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This tiny registry tweak shows what resolution DLSS is rendering at

DLSS Indicator running in God of War
(Image credit: Sony, Nvidia)
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Upscaling tech has been the surprise hit of recent graphics card releases. 

Ray tracing may grab the headlines, and make for some beautiful images, but being able to run your games at higher frame rates with little noticeable difference in quality is often more useful.

Nvidia has the lead here with its Deep Learning Super Sampling (DLSS), producing far better image quality than the competition, although AMD's FSR 2.0 is closing the gap (opens in new tab). Competition is great though and means both AMD and Nvidia are trying to perfect their technologies to get the most out of the latest games.

One frustration with DLSS is that a lot of the settings are hidden out of sight. That's absolutely fine if you just want to get on and enjoy your games, but if you enjoy peering behind the curtain to see what's actually happening, you can be left wanting. Until you discover this simple little registry tweak that is. 

By adding a single line to the registry, you can see what version of DLSS the game is running, which of Microsoft's DirectX APIs is being used, and possibly most interesting of all, what resolution the game is rendering at and what it is upscaling to. This is all shown in a simple text interface in the bottom left-hand corner of the screen, and it's easy to turn it all off again once you've played around a bit too.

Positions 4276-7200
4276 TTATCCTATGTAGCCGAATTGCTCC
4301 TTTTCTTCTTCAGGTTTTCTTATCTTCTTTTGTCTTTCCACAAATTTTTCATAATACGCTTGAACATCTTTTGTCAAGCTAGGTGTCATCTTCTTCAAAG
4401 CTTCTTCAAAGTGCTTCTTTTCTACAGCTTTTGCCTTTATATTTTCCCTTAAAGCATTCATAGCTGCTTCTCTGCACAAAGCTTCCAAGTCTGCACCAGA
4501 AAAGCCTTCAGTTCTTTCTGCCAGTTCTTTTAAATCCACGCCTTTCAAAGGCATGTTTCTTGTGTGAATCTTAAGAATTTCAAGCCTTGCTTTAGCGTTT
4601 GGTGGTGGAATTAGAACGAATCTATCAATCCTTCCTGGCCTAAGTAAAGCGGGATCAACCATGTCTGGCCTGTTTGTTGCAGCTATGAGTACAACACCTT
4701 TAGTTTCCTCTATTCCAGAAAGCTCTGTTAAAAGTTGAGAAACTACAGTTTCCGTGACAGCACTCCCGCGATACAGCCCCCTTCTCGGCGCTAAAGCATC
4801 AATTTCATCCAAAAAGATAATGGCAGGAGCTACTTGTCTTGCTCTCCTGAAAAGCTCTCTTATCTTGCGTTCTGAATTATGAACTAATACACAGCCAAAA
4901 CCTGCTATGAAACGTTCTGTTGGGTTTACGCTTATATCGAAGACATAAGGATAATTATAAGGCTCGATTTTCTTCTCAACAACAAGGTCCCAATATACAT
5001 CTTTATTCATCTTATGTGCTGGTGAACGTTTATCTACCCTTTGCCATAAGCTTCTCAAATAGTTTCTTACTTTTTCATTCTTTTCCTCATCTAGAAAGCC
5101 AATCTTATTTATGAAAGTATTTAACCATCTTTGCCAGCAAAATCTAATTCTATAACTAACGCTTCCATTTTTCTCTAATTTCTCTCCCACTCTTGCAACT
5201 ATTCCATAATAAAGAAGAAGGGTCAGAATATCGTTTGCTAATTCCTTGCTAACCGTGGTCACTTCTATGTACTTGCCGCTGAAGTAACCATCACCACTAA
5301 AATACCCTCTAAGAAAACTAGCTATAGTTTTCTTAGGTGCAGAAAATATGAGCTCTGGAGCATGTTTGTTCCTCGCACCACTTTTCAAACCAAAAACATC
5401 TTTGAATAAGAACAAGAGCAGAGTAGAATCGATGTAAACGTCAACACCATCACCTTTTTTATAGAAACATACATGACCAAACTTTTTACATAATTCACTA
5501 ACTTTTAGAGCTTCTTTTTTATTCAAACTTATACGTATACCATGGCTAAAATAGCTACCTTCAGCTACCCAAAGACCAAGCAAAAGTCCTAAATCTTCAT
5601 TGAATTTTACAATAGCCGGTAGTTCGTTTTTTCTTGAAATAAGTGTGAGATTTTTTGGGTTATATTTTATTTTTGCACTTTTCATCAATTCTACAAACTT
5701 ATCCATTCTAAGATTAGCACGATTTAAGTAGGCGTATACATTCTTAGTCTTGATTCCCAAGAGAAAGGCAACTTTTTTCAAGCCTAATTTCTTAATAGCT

To get up and running with this, simply hit Win + R and enter Regedit in the box. Make your way to HKEY_LOCAL_MACHINE\SOFTWARE\NVIDIA Corporation\Global\NGXCore and right-click on the right-hand panel and create a new DWORD (32-bit) Value called ShowDlssIndicator. Set the value of this to 1024 in decimal and then close the Registry Editor and you're done.

Now when you launch a game that runs DLSS you'll get the pertinent information in the bottom left-hand corner of the screen. Note that while this does work in Cyberpunk 2077, Chromatic Aberration makes it very hard to read, so you'll want to turn that off. It's much easier to see what's happening in most other games, such as in God of War for example.

To turn it off again, just go to the same registry address and set ShowDlssIndicator to 0 or delete it completely if you prefer. Job done. 

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Alan has been writing about PC tech since before 3D graphics cards existed, and still vividly recalls having to fight with MS-DOS just to get games to load. He fondly remembers the killer combo of a Matrox Millenium and 3dfx Voodoo, and seeing Lara Croft in 3D for the first time. He's very glad hardware has advanced as much as it has though, and is particularly happy when putting the latest M.2 NVMe SSDs, AMD processors, and laptops through their paces. He has a long-lasting Magic: The Gathering obsession but limits this to MTG Arena these days.